Crowley always thought to himself that he didn't "Fall", especially not with a capital F, but Sauntered Vaguely Downwards. Hung out with the wrong crowd. Asked too many of the wrong questions. Or possibly just asked questions in general; not very angelic to question anything. And it was certainly not something he had stopped doing because he was a demon. He was pretty sure that those questions had gotten him assigned topside. You ask someone one too many times why a cute chameleon represents their true self and end up on Earth for the next 5000 years.
Not that that stopped the questions. He asked them to Aziraphale every time they met. And while he often got the Angel Party line in verbal response, he was fascinated by how very much Aziraphale didn't agree with the things he said. Other angels, and demons for that matter, were 100% firm in their convictions on, well, everything. Aziraphale didn't do more than pause for a second when all the children in Noah's vicinity took an unexpected journey (some would say in the blink of an eye) to some very tall mountains to the southeast of them. In fact, he stopped by, during and after the Flood to counteract Crowley's "evil" influence on the children. Crowley's not sure if either side would be happy with the fiercely independent, always questioning, yet also very faithful in their beliefs people they raised*. Both of them mutually agree to leave it out of their reports.
*Millennia later, despite them not having anything to do with it, Adam is largely the same.
Crowley also continues to question God. He's not sure when he started up again after the shock of the F- Vaguely Sauntering Downwards wore off. But Aziraphale isn't always there and it's not like She responded to his questions up in heaven anyway. Sometimes they were very serious like, "why is there so much suffering?" and "why are humans so much better at torture than demons?" and sometimes they were the flippant questions that made him unwelcome in hell and earned him those hidden amused looks of Aziraphale's that he liked to draw out. Like, what was up with dolphins? They were bastards, but because they were cute and funny, humans loved them (Crowley liked them too, for totally opposite reasons). And like, humans invented writing so he invented bureaucracy to torment them. But instead, both Heaven and Hell jumped on the bandwagon faster than the beany baby craze. Surely, if they were opposing sides, they couldn't both use bureaucracy?
(He is pretty sure he spent a year drunk on rice wine complaining about this to Aziraphale during China's Warring States period, but since Aziraphale had just discovered the Chinese classics, he's also pretty sure that Aziraphale didn't hear a word he said.)
Asking questions is Crowley's thing, even though there are some that he will never, ever voice out loud. Questions like, "when did it become more important to make my angel smile than to tempt a few humans into darkness?" and "at what precise moment did Aziraphale decide to add worrying about Crowley's punishment to his list of worries about heaven and hell, and could Crowley do whatever he did again to cause that reaction?"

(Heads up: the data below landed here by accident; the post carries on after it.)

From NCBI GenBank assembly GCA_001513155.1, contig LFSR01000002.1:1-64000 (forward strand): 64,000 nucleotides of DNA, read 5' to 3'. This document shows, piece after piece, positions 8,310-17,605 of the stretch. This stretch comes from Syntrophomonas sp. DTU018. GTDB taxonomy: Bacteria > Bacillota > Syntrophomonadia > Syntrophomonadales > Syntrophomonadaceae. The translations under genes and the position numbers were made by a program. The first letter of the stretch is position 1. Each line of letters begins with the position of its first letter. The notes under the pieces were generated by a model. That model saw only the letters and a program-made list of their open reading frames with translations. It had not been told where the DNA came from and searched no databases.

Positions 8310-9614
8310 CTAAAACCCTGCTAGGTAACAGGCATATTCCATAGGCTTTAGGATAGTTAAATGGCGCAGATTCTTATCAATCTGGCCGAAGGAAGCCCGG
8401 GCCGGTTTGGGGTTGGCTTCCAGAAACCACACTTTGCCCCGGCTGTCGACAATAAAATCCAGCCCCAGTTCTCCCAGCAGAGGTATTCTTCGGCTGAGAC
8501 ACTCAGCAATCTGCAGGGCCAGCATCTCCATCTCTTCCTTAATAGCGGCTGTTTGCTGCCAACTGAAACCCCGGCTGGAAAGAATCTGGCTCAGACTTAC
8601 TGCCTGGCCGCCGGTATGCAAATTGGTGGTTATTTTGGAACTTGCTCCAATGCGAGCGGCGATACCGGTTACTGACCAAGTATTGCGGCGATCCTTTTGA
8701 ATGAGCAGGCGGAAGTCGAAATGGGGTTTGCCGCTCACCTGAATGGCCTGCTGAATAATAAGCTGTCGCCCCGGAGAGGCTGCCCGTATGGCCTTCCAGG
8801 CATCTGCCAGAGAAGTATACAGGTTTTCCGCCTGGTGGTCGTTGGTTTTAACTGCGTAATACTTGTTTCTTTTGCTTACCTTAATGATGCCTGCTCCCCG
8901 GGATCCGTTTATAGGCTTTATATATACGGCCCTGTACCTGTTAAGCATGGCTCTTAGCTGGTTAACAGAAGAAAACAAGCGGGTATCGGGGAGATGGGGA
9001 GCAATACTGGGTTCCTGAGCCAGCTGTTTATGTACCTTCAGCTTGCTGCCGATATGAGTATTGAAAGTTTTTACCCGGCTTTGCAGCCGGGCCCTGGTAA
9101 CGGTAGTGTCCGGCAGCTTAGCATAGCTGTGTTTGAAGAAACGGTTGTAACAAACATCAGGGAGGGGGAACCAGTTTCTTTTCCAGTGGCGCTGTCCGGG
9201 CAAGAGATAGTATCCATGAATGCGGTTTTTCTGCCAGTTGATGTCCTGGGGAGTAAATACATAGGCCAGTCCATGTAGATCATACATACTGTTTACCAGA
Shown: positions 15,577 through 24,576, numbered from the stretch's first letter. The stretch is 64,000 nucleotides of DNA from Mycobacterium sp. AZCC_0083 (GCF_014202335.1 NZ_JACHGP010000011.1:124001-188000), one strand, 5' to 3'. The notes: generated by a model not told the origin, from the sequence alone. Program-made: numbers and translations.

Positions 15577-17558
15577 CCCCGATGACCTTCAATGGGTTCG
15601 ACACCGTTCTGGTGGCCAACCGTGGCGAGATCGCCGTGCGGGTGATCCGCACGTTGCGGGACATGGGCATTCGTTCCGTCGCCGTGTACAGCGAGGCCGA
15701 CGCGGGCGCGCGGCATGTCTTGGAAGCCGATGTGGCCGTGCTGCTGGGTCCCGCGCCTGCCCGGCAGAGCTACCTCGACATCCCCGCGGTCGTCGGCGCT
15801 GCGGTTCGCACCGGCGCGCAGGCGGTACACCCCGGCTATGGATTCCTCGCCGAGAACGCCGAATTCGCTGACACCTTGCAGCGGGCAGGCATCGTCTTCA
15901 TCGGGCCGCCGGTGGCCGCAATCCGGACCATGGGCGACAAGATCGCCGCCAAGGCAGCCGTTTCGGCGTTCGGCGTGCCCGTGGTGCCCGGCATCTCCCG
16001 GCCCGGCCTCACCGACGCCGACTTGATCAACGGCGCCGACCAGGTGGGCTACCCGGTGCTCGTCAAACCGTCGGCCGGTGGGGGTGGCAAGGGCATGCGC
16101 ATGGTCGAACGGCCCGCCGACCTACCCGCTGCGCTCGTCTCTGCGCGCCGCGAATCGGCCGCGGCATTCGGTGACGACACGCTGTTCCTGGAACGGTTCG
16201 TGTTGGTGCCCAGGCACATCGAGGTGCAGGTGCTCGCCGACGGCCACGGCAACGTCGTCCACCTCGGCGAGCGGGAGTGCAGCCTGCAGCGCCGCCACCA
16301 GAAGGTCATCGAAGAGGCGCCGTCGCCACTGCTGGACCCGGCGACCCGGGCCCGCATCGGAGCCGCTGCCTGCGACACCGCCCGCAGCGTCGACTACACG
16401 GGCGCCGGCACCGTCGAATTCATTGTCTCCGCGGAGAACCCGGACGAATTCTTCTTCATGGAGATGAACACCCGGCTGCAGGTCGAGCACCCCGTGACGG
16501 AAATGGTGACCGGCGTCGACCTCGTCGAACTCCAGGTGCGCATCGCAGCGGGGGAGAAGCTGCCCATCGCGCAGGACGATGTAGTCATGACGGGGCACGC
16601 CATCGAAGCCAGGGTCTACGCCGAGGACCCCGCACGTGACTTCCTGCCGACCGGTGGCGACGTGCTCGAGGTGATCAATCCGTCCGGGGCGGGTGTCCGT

Crowley isn't afraid of any questions, but he is sometimes afraid of answers. He fears that one day the answer will be, "never talk to me again," and "we need to stop." So he cowardly avoids any questions that might have those answers.
He often gets ordered to tempt the Israelites (or the Jews as they were coming to be called). They were God's chosen people after all. Though one question Crowley often asks is why God's chosen people are marked out for so much suffering? This is, unsurprisingly, a question the Jews ask too. In fact, it seems to be part of their traditions to ask an awful lot of questions of God as Crowley finds out when he ends up in a twelve hour debate with a few rabbis in Persia.
One of the rabbi feasts them afterwards, though Crowley is more interested in the wine. Rabbi M- something or other, approaches him after quite a few jars of wine have passed.
"I did not realize demons could be Jewish."
Crowley hadn't exactly been hiding his eyes, and around hour six of the debate may have forgotten entirely to tone them down for human consumption, so the demon part is hardly a surprise, but, "I'm not Jewish."
The rabbi places a comradely hand on his shoulder. "Ah, but it is very Jewish to ask questions, especially those that have no answers. How long have you been asking these questions?"
Forever. Since I can remember. He swallows those words down like the serpent he is. The rabbi just squeezes his shoulder, and smiles. Abruptly Crowley is enraged – at the Jews, at God, at himself.
He decides that the wine really isn't up to his stands (and Aziraphale would agree with him, so there!), and it is time for him to leave. Macedonia will be crazy in a century or two and he wouldn't want to miss it. He resolves to only do his job around the Jews, and otherwise stay far away.
However, he can't stay mad at them because they enshrine a man's comeuppance complete with silly hat into their religion and eat said hat in mockery every year – that is the kind of pettiness Crowley can get behind.